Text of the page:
By Steve Weinstein
By Bryan Bierman
By Lindsey Rhoades
By Chaz Kangas
By Ben Westhoff and Sarah Purkrabek
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"Who fucks up two full rides?" Michael Quattlebaum Jr. is sitting in the kitchen of his manager's apartment in Williamsburg one cold Sunday morning, drinking a beet juice and wearing sweats. The rapper's hair is close-cropped, almost shaved—a style that makes him look younger than his 27 years, and facilitates the wearing of wigs—and his voice is slightly raspy. "It was a big crisis moment when I dropped out of school. The second time, I was just like, if I'm not successful, if I don't start working really hard at something, I have really fucked up."
Quattlebaum, better known by his rap alias, Mykki Blanco, has not really fucked up. Judging by his schedule, he hasn't fucked up at all. Yesterday he crisscrossed Manhattan and Brooklyn on a 14-hour video shoot. Today he flies to Los Angeles, where he is recording his forthcoming EP. Later this month, he will head to Europe for a 22-city tour that will take him from Finland to Italy. Mykki Blanco raps about gay sex and mutant monsters and Albert Einstein, and although Quattlebaum is a man, Mykki is a woman. She has shared a stage with Grimes, and been photographed by Terry Richardson, and tweets with Azealia Banks, who recently rated Mykki's last mixtape her favorite hip-hop release of 2012. "It looks like the future," Banks told Hypetrak TV late last year. "He can actually rap. It's not like a gimmick at all."
A day earlier, Quattlebaum was dancing on a soundstage in Williamsburg while his song "Kingpinning" played on a loop. He wore a vest covered in studs, a pair of plaid pants, a backward Katz's Deli baseball cap, and a strap-on harness. Clarence Fuller, who did the video for Banks's "Luxury," was directing as a shirtless Quattlebaum—after a wardrobe change to a silk Chanel scarf, worn as a turban—danced with a procession of the downtown-famous: music video director Vashtie Kola, musician Dev Hynes, rapper Le1f, OHWOW gallery founder Aaron Bondaroff, and up-and-coming r&b singer Ian Isaiah all made cameos.
"I roll with all types," Quattlebaum rapped, with a shimmy. "Real niggas, real dykes/White boys with them yarmulkes/Model chicks with a million followers." He is a lithe and agile 6-foot-2. His five o'clock shadow reads on camera and his torso—covered in tattoos of the Star of David, crescent moons, and phrases like "Pony Boy" and "Wise Up"—is flat and androgynous. Between takes, Shayne Oliver, who designs streetwear label Hood by Air, approached tentatively. "This is a—this is maybe stupid," said Oliver, "but, like, when I talk about you, should I say 'he' or 'her' or . . . ?" Quattlebaum grinned.
The first musical genre Quattlebaum identified with was not hip-hop. It was riot grrrl. He was exposed to a variety of influences growing up—his father introduced him to everything from the B-52s to Nirvana; his sister Malaika, his senior by 13 years, liked the Wu-Tang Clan and the Fugees. Quattlebaum used to search Napster, jumping from download to download, figuring out what he liked. Punk turned him off ("Anything that's inherently homophobic," he says, "I can't all the way connect to"), but once he found riot grrrl, at age 14, it became his musical world. "For a long time, I only listened to, like, Julie Ruin, Tracy + the Plastics, and Le Tigre."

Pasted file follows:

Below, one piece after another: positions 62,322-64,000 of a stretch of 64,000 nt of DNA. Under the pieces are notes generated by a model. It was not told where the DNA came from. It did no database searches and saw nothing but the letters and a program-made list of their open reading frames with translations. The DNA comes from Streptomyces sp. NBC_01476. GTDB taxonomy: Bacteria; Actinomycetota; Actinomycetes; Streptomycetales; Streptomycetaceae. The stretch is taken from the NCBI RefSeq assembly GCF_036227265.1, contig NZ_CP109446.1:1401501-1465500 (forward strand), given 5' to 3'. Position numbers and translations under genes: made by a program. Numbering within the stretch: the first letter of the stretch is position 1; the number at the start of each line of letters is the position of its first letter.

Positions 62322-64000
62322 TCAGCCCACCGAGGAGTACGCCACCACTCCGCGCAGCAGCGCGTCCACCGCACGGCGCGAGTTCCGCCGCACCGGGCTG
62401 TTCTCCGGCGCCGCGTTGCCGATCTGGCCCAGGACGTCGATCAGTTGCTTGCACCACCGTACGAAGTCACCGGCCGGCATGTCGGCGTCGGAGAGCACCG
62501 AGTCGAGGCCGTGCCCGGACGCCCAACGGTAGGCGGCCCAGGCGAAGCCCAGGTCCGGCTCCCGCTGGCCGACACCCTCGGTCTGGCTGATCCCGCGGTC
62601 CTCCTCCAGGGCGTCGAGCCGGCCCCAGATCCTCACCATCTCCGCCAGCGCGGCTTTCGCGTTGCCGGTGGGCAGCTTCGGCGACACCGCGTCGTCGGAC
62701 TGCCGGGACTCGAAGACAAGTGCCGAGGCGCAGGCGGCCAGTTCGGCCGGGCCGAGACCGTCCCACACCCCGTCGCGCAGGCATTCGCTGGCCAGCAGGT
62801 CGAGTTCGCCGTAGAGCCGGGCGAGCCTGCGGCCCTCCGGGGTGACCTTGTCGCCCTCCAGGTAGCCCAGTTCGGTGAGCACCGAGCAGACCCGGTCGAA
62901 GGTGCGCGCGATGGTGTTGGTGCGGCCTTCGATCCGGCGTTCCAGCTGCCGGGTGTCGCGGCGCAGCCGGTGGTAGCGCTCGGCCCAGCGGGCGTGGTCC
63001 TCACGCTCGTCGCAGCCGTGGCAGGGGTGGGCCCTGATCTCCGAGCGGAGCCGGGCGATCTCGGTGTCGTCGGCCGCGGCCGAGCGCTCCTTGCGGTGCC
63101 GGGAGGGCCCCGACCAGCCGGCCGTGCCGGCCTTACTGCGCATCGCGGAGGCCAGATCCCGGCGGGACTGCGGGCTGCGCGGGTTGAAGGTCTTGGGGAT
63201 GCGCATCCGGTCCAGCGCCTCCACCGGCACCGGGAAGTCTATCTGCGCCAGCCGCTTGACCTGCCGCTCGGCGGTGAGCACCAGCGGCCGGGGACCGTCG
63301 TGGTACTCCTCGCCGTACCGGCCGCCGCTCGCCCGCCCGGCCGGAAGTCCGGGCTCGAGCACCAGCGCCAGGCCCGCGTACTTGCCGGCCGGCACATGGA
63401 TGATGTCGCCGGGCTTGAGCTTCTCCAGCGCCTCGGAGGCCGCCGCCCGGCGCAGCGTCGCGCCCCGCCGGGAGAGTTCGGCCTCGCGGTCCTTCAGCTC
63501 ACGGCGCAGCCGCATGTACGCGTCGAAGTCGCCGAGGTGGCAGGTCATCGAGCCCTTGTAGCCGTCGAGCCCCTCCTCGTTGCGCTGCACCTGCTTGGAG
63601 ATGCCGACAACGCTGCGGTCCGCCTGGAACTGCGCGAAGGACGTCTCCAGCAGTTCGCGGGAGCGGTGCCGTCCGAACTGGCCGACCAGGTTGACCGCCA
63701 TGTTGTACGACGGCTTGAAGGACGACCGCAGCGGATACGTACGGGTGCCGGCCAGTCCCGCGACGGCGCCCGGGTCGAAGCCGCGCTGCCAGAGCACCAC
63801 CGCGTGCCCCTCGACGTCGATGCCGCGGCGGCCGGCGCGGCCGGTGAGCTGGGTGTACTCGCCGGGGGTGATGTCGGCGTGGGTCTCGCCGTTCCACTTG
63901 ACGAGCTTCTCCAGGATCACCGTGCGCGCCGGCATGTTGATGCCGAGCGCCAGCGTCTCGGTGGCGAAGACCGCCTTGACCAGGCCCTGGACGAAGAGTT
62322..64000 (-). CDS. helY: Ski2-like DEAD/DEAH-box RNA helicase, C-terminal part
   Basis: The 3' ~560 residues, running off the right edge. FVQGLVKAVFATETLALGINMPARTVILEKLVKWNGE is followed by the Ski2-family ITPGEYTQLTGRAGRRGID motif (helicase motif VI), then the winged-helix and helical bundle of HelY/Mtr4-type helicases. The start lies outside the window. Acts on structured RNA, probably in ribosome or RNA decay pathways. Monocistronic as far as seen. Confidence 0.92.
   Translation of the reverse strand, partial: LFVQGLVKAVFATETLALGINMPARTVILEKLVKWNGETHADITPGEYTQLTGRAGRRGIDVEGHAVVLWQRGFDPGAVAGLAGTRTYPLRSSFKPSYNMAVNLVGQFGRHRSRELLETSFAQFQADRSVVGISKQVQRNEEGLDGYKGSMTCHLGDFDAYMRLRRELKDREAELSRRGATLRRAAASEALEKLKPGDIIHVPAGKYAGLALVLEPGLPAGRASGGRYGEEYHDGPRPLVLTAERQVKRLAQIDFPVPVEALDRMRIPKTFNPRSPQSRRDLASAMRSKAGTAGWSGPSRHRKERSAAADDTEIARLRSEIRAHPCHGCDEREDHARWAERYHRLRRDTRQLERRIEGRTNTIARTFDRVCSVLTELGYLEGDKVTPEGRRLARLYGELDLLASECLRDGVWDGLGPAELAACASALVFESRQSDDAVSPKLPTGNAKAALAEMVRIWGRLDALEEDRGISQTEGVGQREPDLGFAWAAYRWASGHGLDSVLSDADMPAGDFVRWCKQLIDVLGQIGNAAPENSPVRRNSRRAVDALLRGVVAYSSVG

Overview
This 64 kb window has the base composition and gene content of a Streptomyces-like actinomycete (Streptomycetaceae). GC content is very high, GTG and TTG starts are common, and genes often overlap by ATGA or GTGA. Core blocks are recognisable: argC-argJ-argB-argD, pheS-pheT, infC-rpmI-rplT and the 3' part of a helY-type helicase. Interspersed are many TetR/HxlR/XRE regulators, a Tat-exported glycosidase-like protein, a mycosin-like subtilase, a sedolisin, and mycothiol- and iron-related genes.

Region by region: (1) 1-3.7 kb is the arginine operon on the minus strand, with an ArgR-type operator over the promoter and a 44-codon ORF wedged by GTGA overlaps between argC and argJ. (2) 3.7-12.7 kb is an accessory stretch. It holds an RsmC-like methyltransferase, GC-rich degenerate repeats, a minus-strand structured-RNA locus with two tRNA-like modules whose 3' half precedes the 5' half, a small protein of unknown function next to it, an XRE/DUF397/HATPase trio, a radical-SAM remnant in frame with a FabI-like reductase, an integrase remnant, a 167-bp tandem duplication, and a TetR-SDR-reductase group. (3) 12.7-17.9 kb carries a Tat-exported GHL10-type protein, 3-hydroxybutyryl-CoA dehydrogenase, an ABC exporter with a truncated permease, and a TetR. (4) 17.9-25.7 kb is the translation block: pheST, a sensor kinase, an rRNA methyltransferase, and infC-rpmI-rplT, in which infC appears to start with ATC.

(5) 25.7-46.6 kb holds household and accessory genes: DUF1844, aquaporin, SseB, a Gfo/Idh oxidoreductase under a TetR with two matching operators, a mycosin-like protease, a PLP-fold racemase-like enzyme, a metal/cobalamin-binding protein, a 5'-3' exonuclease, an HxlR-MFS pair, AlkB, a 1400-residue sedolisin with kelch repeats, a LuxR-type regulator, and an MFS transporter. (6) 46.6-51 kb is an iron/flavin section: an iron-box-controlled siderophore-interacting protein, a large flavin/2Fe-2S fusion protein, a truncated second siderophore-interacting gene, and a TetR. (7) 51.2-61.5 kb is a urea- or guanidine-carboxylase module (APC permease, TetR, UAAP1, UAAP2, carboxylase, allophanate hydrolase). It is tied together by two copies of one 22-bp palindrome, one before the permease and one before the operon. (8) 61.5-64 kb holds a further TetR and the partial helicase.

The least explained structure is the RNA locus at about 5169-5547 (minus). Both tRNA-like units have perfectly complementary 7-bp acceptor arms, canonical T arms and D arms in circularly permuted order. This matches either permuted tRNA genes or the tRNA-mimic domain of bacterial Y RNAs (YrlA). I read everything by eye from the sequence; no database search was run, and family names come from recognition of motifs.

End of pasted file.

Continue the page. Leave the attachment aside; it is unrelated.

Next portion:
Groups like Bikini Kill wrote angry songs about sexual abuse and life among the oppressed, two things a gay black kid in Raleigh, North Carolina, could relate to (Quattlebaum says he was abused as a child). On their website, Le Tigre pointed their fans to feminist and anarchist texts, including works by the pioneering queer academics Audre Lorde, Judith Halberstam, and Leslie Feinberg—giving Quattlebaum a vocabulary for his feelings just as he was trying, in the way of all adolescents, to define his place in the world.
"To be able to identify as a feminist at that age felt really good," he says. "I was still angsty—I was 15—but I was able to identify with something. And it was through riot grrrl that I found out about queercore, and Vaginal Creme Davis, and Bruce LaBruce, and queer zine culture." In his teens, he wrote to the artists he admired, asking for advice. Davis, the members of Le Tigre, and Vincent Gallo wrote back. The performance artist and actor Bibbe Hansen (otherwise known as Beck's mom) became a pen pal. "I knew I was not going to make it out like how most people make it out," Quattlebaum explains. "So I knew I needed to use these other people like models."
Fine-boned and willowy, Quattlebaum didn't grow facial hair until he was 24. He has dressed as a woman in public off and on since he was 16. The first time, during a summer spent as a runaway in New York, he says he put on a pair of bell-bottoms, lipstick, and a silk headscarf and walked down St. Marks Place. A group of gay men whispered, "Is that a girl?" A lesbian security guard catcalled him. "And I remember thinking, Wow, she really does not know.